OLPC explores commercial avenues

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OLPC explores commercial avenues

One Laptop Per Child project has an eye on the consumer market.

The One Laptop Per Child (OLPC) project is looking into ways to bring some of its technology innovations to consumer markets.

Most notably, the project is looking for ways to sell the notebook computers to individuals.

"We are looking at ways to make the laptops available to the developed world in a way that subsidises the developing world. But we haven't got a solution to that yet," Michail Bletsas, the project's chief connectivity officer, said in a meeting with reporters during the Consumer Electronics Show in Las Vegas.

Consumer sales pose a new challenge for the project, he warned, as the distribution, marketing and support costs would about double the price of the device.

Bletsas claimed that "more than a third" of every board meeting is dedicated to exploring commercial sales of the laptops.

The OLPC has produced multiple technology innovations that could appeal to users beyond its target audience of children in developing nations.

The educational project has developed a notebook computer to provide children in developing economies with internet access and allow them to educate themselves.

Potenco, a company spun-off from the project, has engineered the laptop's yo-yo shaped power generator that allows children to recharge the unit's battery.

Because it is designed to adjust automatically to the load that the user puts on it, the generator promises to recharge portable devices much faster. "We think this is going to charge a cellphone in about five minutes," said Bletsas.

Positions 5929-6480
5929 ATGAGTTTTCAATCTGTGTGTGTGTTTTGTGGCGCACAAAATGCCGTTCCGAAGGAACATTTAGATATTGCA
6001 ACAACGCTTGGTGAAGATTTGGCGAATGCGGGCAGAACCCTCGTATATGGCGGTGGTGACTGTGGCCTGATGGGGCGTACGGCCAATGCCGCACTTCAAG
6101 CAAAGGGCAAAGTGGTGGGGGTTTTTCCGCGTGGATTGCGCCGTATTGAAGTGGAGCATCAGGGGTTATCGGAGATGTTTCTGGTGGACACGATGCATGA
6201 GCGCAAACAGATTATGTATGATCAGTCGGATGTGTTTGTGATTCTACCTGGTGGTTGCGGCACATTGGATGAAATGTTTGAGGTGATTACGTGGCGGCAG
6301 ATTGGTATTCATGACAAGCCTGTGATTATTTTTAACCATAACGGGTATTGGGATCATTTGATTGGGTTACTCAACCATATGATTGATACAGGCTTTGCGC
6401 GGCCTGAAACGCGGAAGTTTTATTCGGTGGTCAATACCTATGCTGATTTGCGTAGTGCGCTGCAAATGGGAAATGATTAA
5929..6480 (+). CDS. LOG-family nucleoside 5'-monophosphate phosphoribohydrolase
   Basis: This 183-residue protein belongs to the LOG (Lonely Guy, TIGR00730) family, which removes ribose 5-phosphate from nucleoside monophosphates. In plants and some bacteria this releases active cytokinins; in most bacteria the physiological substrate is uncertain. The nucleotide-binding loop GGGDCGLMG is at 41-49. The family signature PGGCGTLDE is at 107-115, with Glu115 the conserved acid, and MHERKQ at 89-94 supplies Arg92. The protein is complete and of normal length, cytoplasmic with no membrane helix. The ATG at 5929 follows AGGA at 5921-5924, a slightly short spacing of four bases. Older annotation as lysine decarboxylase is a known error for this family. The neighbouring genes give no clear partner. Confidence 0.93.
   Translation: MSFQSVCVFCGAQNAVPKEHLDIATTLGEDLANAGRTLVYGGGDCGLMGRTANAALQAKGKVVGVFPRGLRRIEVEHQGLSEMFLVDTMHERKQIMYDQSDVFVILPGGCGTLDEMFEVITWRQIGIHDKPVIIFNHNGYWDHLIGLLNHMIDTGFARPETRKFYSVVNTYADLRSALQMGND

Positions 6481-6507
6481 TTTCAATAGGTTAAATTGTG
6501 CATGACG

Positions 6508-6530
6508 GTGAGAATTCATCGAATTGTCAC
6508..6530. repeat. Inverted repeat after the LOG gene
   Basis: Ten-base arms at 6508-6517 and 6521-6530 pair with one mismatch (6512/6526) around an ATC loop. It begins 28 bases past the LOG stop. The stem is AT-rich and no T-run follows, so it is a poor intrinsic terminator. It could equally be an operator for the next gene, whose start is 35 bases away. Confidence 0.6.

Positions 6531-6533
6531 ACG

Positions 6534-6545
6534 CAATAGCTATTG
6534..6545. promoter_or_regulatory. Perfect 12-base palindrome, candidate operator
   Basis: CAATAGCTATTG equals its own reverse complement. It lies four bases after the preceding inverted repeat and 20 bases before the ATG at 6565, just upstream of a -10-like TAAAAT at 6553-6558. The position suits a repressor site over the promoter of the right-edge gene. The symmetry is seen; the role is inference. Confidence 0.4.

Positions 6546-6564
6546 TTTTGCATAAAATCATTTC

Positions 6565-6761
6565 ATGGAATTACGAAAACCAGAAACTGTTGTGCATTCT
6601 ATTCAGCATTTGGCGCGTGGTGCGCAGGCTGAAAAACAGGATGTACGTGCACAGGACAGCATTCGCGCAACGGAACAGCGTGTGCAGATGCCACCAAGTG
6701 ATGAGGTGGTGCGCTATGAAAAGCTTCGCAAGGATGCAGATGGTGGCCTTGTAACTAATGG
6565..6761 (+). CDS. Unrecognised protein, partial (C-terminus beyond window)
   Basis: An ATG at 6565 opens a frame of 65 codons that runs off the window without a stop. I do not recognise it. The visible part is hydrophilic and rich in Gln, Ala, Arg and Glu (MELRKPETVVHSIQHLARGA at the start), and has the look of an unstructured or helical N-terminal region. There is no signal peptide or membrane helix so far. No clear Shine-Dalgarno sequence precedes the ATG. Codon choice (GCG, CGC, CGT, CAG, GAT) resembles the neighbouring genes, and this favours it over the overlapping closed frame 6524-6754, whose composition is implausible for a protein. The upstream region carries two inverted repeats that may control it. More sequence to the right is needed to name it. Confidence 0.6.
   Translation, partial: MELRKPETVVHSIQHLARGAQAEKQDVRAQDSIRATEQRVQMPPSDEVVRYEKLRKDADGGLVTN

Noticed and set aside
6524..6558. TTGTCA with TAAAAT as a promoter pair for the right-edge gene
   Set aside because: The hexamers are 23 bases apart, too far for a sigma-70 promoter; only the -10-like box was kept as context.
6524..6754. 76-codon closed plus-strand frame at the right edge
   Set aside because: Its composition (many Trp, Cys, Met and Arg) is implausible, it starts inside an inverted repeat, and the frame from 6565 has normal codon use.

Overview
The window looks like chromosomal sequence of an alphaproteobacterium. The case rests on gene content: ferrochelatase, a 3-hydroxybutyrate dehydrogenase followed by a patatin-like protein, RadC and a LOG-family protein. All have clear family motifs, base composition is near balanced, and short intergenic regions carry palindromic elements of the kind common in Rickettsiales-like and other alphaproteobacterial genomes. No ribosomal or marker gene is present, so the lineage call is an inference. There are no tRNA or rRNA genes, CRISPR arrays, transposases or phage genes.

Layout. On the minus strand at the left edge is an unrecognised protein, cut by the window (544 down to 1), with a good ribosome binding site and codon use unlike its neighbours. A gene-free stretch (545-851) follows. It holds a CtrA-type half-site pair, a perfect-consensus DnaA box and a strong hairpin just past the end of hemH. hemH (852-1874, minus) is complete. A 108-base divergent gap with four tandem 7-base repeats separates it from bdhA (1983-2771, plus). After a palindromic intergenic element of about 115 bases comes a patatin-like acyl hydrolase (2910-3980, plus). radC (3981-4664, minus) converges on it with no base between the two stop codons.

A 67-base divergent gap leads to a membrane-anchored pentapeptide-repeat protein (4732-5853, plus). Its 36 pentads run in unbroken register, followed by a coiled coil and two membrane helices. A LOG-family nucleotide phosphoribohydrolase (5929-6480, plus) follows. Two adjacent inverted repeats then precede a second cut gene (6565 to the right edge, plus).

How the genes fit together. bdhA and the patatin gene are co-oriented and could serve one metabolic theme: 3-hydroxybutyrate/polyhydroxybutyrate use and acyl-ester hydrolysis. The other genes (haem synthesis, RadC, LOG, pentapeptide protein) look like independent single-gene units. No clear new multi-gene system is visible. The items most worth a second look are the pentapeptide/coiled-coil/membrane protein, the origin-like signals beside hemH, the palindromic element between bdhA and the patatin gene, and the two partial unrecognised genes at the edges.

The generator costs about US$10 to build. Retail prices typically have a 100 to 200 percent mark-up over manufacturing costs to cover marketing, distribution and profit.

The project also expects the notebooks to appeal to consumers because of their low power use and dual-mode display that allows the computer to operate in a backlit mode in the dark, and a reflective screen mode in direct sunlight.

The laptop's designers engineered a special chip that allows the processor to power down while the screen remains switched on. This so-called 'e-book mode' consumes only 1W of power, or slightly less than 2W with the backlight on.

It allows children to read digital documents with a minimum strain on the notebook's battery.

Even when running at full force, the system will consume between 11W and 12W of power, in part because it lacks any moving parts such as hard drive or DVD player. Mainstream notebooks typically consume up to 90W.
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